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'Revenge travel' boom ends amid domestic decline, now climate change looms


Domestic tourism in Queensland hit the brakes this year with a decline of 6 per cent expected as Australians returned to overseas travel and high interest rates hit spending.

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The decline followed two years of strong growth.

According to the Tourism Research Australia report, growth until 2028 was expected to average 3.1 per cent a year.

The pent-up demand and “revenge travel” drove a spike in domestic leisure travel in 2022, and this temporary phenomenon has now largely run its course, resulting in a much smaller boost to growth in domestic leisure travel over the forecast period,” the report said.

It also warned that climate change could be a risk for Australian tourism.

“Global efforts to combat climate change and reduce carbon emissions will also affect inbound arrivals to Australia increasingly over time,” the report said.

“Negative consumer sentiment towards long-haul flights is expected to affect growth in arrivals from Europe, and regulatory and reporting requirements for businesses are expected to affect growth in international business travel.

“The forecasts do not include any estimated impact from major changes to policies or regulations on the aviation industry.”

The number of international arrivals into Australia was forecast to increase by 26 per cent in 2024 to reach 9.3 million (98 per cent of the pre-pandemic level).

Despite the upgraded outlook, total international arrivals are expected to remain below the level that had been projected prior to the pandemic (pre-pandemic forecasts) over the forecast period.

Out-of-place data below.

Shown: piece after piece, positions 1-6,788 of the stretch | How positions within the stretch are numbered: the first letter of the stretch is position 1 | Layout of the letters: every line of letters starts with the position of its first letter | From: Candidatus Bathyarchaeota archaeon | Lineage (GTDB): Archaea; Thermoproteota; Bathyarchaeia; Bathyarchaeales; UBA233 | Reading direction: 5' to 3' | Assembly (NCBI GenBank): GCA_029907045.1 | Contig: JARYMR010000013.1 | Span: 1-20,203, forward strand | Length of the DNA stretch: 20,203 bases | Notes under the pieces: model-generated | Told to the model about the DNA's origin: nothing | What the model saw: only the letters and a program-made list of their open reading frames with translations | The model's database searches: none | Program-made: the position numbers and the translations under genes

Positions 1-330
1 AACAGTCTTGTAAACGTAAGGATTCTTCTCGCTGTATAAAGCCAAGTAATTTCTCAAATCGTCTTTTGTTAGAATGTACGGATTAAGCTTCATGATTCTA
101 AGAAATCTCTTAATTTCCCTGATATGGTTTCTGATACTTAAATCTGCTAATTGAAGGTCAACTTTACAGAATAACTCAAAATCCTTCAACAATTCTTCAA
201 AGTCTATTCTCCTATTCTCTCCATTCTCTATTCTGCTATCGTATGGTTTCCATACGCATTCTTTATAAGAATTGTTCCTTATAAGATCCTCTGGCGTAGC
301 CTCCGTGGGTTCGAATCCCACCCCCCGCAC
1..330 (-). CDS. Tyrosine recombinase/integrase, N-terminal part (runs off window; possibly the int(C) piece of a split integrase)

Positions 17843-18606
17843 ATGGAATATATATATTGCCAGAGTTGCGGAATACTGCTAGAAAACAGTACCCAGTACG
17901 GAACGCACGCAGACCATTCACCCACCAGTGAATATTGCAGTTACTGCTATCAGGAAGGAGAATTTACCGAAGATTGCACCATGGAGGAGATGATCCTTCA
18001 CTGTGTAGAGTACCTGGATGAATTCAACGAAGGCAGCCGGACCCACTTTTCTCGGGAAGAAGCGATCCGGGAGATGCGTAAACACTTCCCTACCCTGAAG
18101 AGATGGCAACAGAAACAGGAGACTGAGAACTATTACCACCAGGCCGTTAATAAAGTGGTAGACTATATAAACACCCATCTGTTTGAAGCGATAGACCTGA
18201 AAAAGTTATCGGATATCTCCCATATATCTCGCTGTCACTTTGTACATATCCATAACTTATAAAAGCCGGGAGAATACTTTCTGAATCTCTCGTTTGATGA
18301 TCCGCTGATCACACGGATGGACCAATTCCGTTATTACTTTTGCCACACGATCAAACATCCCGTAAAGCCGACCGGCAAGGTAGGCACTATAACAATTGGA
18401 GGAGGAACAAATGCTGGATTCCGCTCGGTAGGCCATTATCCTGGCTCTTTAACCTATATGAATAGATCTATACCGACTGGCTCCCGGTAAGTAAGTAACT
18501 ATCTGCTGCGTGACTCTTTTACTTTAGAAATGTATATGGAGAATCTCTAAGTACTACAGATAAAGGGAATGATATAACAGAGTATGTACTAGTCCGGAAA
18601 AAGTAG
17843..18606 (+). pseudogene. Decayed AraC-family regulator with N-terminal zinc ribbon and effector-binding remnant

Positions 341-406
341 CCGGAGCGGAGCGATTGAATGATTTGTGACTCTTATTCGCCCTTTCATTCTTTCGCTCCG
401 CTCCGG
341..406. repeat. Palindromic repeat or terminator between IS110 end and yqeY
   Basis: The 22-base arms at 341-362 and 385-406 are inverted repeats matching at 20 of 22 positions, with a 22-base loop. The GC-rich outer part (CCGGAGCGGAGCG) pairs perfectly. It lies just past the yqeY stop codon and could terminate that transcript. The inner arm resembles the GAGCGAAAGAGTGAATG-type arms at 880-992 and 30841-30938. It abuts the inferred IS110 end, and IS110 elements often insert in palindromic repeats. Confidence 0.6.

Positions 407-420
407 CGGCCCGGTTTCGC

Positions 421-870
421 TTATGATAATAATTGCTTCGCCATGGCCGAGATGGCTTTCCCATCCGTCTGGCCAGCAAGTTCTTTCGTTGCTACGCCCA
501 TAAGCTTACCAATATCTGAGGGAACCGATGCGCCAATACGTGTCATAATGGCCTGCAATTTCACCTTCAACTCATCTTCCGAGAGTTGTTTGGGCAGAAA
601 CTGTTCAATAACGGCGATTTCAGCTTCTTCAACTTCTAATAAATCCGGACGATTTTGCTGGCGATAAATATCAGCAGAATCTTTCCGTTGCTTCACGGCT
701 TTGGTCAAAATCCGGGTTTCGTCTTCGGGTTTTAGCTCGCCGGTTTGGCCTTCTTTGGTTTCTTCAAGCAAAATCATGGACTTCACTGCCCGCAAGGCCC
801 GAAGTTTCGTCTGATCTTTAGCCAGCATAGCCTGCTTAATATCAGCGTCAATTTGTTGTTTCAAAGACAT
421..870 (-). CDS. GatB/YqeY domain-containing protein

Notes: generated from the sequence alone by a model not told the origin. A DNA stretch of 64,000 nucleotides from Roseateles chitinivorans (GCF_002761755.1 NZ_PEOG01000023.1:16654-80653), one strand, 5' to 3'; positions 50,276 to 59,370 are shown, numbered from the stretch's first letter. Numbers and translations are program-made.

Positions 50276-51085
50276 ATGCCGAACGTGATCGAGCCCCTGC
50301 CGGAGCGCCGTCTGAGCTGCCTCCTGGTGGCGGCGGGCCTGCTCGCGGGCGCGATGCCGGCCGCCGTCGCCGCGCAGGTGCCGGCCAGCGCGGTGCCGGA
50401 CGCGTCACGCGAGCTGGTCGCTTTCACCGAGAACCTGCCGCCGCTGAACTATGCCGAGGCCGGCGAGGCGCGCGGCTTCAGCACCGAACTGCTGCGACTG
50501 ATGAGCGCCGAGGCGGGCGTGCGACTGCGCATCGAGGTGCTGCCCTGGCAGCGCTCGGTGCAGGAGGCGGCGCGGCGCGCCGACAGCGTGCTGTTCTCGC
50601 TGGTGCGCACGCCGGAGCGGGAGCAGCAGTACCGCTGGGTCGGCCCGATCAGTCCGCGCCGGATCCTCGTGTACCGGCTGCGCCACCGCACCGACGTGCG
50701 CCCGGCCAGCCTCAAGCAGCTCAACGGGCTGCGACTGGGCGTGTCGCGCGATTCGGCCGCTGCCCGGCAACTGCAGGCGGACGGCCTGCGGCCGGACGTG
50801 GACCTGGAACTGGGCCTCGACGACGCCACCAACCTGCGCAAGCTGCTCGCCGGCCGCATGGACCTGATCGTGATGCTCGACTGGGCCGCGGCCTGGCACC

The number of short-term visitor arrivals was expected to surpass the pre-pandemic level in 2025 to set a new record of 10.2 million international visitors in the year. The number of international visitor arrivals is expected to reach 12.1 million in 2028.

“Total domestic visitor nights in Queensland are forecast to surpass the pre-pandemic level in 2025.

“Slower economic growth and household budget pressures are expected to continue to weigh on leisure travel growth into 2024. Business travel to Queensland is also expected to soften in 2023, but is forecast to rise strongly over the next five years, supported in part by the work and events leading up to the Olympics.”

Australia-wide, international travel to Australia was likely to exceed its pre-pandemic level in 2025, but international spending in Australia would exceed its pre-pandemic level in 2024.

Nationally, domestic travel would stabilise in 2023, after strong growth in 2022.

“Those states/territories that had experienced a surge in interstate holiday demand in 2022 are generally expected to see a pull-back in domestic leisure travel in the near-term – notably Queensland and the Northern Territory. This reflects the increased availability of overseas travel as well as the pull-back in discretionary household spending,” the report said.


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